Well Mooneyspace I’ve been on this forum for well over a year now. I was fortune enough to join this community with the purchase of N5612Q from @DrBill late last month. I’m now the proud owner of a 1965 M20E! I know it was hard for Bill to sell this fine machine, but I promise it will continue to live a long and flightful life. @AGL Aviationwith Tamara and Lynn have been incredibly patient, understanding, and helpful to me as a first time owner. I cannot thank them enough and I look forward to future services with them, albeit once a year ideally . @Bob_Belville You are ultimately the one that tied me in with both of these parties, helping me purchase and relocate 5612Q to KMRN for a recommended MSC annual and helping me find a CFI to get my 5 hour check out. I am certainly in your debt for all of your help. Thank you again for everything. @LANCECASPERthanks for the deal on the shock discs those were the largest maintenance item I needed to address. What my annual included: Main shock discs replaced Oversized bushing + sanding and repaint for the nose gear (Looks GREAT) Complied with SB M20-289A Retract rods and idler arms had light corrosion (blasted and painted) New Down lock block UPGRADES: Gem602 upgraded to Insight G2 GPS breaker upped to allow for IFD 440 swap when ready (Avidyne is having a deal with purchase of a 440 you get a Zulu 3 headset included! ) Pictures to follow in ~3 weeks when I pick up the plane. –Jon.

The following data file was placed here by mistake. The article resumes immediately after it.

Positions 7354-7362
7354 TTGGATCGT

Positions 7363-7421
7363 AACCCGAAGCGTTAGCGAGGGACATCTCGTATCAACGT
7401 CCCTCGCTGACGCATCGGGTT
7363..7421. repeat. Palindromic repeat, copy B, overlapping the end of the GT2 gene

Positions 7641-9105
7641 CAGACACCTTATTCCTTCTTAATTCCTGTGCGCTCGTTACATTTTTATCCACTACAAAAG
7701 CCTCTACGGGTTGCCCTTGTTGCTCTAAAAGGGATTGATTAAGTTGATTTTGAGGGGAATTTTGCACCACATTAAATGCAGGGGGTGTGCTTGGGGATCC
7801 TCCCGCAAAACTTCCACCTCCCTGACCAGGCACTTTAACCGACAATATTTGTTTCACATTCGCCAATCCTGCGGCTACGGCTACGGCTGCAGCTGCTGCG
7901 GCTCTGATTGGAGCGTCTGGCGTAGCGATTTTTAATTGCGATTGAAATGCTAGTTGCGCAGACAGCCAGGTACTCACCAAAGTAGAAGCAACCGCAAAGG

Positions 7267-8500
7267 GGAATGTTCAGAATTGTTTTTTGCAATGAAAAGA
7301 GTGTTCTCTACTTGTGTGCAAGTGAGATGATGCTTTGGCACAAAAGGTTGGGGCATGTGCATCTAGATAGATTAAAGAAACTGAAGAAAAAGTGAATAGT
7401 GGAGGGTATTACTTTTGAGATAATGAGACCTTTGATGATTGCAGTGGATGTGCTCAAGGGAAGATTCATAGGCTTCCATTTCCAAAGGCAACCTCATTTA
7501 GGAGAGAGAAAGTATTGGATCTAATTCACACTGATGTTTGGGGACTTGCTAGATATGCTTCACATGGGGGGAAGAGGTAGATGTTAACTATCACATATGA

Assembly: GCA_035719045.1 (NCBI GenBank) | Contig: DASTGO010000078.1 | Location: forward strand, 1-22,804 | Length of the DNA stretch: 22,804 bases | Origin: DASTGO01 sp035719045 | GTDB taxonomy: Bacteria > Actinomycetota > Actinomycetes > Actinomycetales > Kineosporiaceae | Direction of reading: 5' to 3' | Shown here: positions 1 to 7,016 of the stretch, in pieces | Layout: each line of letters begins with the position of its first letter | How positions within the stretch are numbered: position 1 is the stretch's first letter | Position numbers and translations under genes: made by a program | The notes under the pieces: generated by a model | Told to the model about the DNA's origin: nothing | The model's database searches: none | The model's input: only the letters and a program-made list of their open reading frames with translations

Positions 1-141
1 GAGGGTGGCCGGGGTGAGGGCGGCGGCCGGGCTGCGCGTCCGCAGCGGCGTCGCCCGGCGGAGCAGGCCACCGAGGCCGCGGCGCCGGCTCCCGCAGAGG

10. 9 points